Native Hawaiians block the building of a new giant telescope to summit of sacred Mauna Kea
Hawai, USAJuly 2019
Last week, hundreds of protectors came back to the base of the Mauna Kea access road, peacefully blocking the vehicles that wanted to climb the majestic volcano to build a new giant telescope, the largest in the world. For native Hawaiians, Mauna Kea is the meeting place for heaven and Earth, an ancestor and one of the most holy places. From a geological point of view, this is the highest mountain in the world – from the bottom of the sea to the summit – and the largest volcanic volume of the Earth, which is why it was inscribed on the list of Natural World Heritage Sites UNESCO in 1987. At the same time, it is considered a place of exceptional interest for astronomers, given the lack of light pollution and altitude of more than 4200 m, which is why 13 giant telescopes have been built at its peak , always opposed by Hawaiian natives.
On July 17, thirty elderly Hawaiians (kūpuna) were arrested for preventing access to Mauna Kea and Hawaii’s governor, David Ige, declared a state of emergency. Since last week, the number of protectors of the sacred volcano has been increasing and now there are thousands. Natives have filed new legal complaints against the State. His message is clear and concise: This is the sacred earth; this mountain is our ancestor; We will continue here defending it, will not build it there.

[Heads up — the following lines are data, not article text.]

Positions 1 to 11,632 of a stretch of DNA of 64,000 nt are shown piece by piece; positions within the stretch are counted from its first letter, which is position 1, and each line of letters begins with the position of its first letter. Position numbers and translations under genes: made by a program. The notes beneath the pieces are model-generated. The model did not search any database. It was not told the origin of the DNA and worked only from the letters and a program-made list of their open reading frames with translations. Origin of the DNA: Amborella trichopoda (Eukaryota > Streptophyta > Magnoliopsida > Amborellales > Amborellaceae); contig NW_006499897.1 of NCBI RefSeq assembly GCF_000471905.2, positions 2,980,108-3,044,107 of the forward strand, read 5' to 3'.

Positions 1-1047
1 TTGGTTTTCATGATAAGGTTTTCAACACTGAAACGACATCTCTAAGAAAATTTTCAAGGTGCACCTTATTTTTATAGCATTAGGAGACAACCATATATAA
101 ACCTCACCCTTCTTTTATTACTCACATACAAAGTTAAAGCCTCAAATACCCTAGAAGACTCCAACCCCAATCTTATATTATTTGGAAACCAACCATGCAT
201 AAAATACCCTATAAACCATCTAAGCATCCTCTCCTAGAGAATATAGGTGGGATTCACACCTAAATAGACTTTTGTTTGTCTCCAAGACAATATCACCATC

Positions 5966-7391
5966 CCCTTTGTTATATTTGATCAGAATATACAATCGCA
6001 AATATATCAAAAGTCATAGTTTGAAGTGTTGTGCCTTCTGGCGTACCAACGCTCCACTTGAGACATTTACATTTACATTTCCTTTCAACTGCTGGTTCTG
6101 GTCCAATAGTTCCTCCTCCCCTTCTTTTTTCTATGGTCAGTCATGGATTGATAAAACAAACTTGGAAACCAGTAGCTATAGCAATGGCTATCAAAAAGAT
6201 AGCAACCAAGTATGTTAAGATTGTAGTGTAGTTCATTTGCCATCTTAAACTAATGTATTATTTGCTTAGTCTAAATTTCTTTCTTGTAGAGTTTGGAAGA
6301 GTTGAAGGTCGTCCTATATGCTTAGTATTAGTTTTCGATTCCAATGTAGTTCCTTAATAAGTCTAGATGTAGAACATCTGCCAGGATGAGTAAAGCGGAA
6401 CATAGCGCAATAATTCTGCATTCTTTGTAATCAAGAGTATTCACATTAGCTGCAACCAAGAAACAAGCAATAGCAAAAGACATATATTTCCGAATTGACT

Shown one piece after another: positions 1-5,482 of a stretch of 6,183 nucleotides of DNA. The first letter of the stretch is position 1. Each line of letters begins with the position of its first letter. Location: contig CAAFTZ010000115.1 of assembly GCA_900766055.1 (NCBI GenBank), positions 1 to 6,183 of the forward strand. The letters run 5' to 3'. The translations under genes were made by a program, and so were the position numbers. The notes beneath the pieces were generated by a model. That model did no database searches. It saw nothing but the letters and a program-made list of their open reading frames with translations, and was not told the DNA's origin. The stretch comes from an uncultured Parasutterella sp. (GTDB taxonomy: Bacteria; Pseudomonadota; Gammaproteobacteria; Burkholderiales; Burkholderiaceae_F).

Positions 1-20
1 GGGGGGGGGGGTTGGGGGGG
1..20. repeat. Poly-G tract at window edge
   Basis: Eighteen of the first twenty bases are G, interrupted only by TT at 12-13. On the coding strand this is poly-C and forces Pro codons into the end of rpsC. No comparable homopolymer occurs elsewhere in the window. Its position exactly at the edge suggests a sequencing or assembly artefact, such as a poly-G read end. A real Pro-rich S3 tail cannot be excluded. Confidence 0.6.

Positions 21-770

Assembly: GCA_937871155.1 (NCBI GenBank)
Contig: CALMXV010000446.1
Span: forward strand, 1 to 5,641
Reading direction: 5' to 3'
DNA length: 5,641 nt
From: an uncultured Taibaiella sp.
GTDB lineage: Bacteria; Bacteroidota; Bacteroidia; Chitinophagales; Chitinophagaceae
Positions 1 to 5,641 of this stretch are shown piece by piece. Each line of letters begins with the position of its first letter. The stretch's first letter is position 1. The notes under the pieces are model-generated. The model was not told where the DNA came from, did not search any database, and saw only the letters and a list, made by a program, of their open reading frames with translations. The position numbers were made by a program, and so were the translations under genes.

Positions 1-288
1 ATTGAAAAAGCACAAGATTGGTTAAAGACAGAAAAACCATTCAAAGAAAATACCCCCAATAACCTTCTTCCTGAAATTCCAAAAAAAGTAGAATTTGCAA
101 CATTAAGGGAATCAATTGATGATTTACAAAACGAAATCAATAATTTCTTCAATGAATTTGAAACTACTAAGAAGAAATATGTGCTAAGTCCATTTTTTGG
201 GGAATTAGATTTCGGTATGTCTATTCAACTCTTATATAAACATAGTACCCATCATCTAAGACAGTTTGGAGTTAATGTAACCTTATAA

The collision of values, among astronomers who consider it the best place in the world to make astronomical observations, and the Hawaiian natives, who consider it a sacred space and an ancestor, have been holding for years, with legal derivatives every time more complex The natives, who are considered their custodians, die that they will continue to fight peacefully “like the mountain, for the mountain, with the mountain.”
More information at Born was the Mountain
The short paper of Tom Peek published in the IUCN Cultural and Spiritual Values of Protected Areas Newsletter: Issue 7, October 2018